New South Wales has announced a plan to open up to fully vaccinated international arrivals, with the premier declaring Australia cannot continue to live as a “hermit kingdom”.
Hours after the announcement was made, international airlines were frantically working to add thousands of tickets for flights to Sydney into their booking inventories.
An airline source told Guardian Australia that over the coming 48 hours, 6,000 seats per week will become available to book across all of the airlines currently operating flights into Sydney.
The NSW premier, Dominic Perrottet, revealed on Friday that the state would allow international arrivals with two doses of the vaccine to fly to NSW from 1 November. Incoming arrivals will not need to quarantine, either at a hotel or at home.
A cap of 210 unvaccinated arrivals per week will remain, with those travellers required to undergo 14-days hotel quarantine. Airlines were on Friday discussing the potential to coordinate the running of a weekly charter just for unvaccinated travellers.
“Quarantine is a thing of the past,” Perrottet said.
The decision is likely be welcomed by airlines and stranded Australians seeking to come home before Christmas. But it puts NSW in the odd position of announcing international arrivals at a time when many of its residents are still barred from regional or interstate travel.
“I think people in NSW will be flying to Bali before Broome … We need to rejoin the world,” Perrottet said.
“We can’t live here in a hermit kingdom. We’ve got to open up, and this decision today is a big one, but it is the right one to get NSW connected globally.”
He said the state government would be asking the commonwealth to ensure arrivals are tested and cleared before boarding flights to Sydney. He said the commonwealth would also verify a person’s vaccination status before they get on a plane to Australia.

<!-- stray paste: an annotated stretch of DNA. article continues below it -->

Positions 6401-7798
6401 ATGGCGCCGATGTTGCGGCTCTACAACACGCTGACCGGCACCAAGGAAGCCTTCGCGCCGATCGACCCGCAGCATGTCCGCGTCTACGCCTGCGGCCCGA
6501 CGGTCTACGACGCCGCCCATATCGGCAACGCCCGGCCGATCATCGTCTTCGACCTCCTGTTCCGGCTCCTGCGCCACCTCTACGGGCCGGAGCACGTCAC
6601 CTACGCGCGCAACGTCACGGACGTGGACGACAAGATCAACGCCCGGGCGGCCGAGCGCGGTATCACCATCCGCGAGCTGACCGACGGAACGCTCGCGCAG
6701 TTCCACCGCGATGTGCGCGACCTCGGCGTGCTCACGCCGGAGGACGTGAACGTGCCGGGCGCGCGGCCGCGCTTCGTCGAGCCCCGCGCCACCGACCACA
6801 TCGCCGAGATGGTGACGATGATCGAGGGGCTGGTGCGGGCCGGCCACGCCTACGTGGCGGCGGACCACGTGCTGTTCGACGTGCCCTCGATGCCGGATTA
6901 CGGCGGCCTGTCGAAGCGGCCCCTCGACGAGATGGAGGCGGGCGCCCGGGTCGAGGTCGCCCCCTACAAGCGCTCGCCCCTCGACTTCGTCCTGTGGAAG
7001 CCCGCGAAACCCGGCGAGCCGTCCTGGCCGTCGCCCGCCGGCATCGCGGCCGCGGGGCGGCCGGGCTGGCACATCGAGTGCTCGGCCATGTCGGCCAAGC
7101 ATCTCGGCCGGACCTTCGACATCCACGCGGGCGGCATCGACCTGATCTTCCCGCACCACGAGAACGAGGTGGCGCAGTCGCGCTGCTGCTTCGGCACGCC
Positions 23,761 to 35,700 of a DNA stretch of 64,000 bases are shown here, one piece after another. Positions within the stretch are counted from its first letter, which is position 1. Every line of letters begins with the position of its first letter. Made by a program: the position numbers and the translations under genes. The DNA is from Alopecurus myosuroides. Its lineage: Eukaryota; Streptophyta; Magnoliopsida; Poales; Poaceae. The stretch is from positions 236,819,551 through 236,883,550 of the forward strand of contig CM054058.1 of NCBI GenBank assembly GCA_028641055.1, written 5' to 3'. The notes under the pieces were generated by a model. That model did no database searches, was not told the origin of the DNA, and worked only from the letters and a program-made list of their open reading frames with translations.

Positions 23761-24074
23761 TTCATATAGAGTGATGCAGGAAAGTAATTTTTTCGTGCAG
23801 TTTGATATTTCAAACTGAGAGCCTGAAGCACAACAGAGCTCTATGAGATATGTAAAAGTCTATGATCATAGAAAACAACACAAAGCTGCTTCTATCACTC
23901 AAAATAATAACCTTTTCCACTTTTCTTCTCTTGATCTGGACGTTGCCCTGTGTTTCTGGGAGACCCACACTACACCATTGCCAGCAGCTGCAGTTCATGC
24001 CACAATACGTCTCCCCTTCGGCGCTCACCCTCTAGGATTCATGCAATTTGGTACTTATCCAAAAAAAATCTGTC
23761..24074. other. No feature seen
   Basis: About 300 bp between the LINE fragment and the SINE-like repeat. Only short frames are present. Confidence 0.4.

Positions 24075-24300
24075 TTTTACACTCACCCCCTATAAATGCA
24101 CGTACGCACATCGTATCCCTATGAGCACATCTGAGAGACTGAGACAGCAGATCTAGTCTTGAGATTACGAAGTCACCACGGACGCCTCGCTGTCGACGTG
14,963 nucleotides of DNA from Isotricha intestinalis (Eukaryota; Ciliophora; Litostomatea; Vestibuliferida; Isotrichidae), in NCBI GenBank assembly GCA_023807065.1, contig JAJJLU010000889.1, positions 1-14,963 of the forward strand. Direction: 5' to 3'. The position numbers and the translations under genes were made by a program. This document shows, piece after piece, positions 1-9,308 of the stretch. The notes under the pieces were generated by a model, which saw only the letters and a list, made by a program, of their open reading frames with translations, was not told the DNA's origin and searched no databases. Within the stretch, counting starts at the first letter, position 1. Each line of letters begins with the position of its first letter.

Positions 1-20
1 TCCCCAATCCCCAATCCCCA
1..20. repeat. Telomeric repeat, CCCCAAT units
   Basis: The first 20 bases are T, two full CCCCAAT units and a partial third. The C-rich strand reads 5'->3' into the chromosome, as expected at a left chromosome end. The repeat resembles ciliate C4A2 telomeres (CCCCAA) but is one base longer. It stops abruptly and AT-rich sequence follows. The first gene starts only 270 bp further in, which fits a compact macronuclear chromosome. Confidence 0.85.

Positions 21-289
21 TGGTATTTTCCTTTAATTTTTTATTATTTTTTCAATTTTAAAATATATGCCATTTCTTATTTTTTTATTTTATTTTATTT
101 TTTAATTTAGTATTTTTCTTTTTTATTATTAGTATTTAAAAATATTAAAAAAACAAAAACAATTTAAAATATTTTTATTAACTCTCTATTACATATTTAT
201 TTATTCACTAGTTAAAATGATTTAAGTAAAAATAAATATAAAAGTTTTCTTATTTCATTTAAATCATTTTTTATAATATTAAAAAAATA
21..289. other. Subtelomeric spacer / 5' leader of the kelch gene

“We know from 1 November our vaccination rates will be incredibly high across the city and across the state, and we want to be able to say to the world that we treat everybody equally,” Perrottet said.
NSW has made the announcement two weeks ahead of time to give airlines and the federal government the ability to “put on extra flights and put those processes in place for people who are fully vaccinated”.
However, airline sources told Guardian Australia they were blindsided by the announcement. While airlines were on Friday working through the logistics of adding an additional 6,000 seats per week into their booking inventories, this was achievable because there are currently 6,000 seats being flown empty into Sydney each week under the strict arrival caps.
Airline sources said the task of scheduling additional flights into Sydney, which required recalling aircraft and laid-off aviation crews, will take longer to organise.
“We’ve been caught by surprise on this,” an airline source said. “We’ve had zero consultation it was happening today. There is no formal guidance for us, but we’ll at least be able to add those empty seats on the existing flights we’re running. Some time within the next 48 hours people will see those tickets come online.”
Barry Abrams, the executive director of the Board of Airline Representatives of Australia, welcomed the development but needed some urgent clarification on what would be required of airlines.
One issue facing airlines is how to manage the meagre cap for unvaccinated passengers within their booking systems. He said airlines were discussing coordinating with the government for one charter flight per week just to carry the entire 210 unvaccinated passengers under that week’s cap.
“It would make little sense to have one or two unvaccinated passengers per flight, and difficult for airlines to manage,” Abrams said.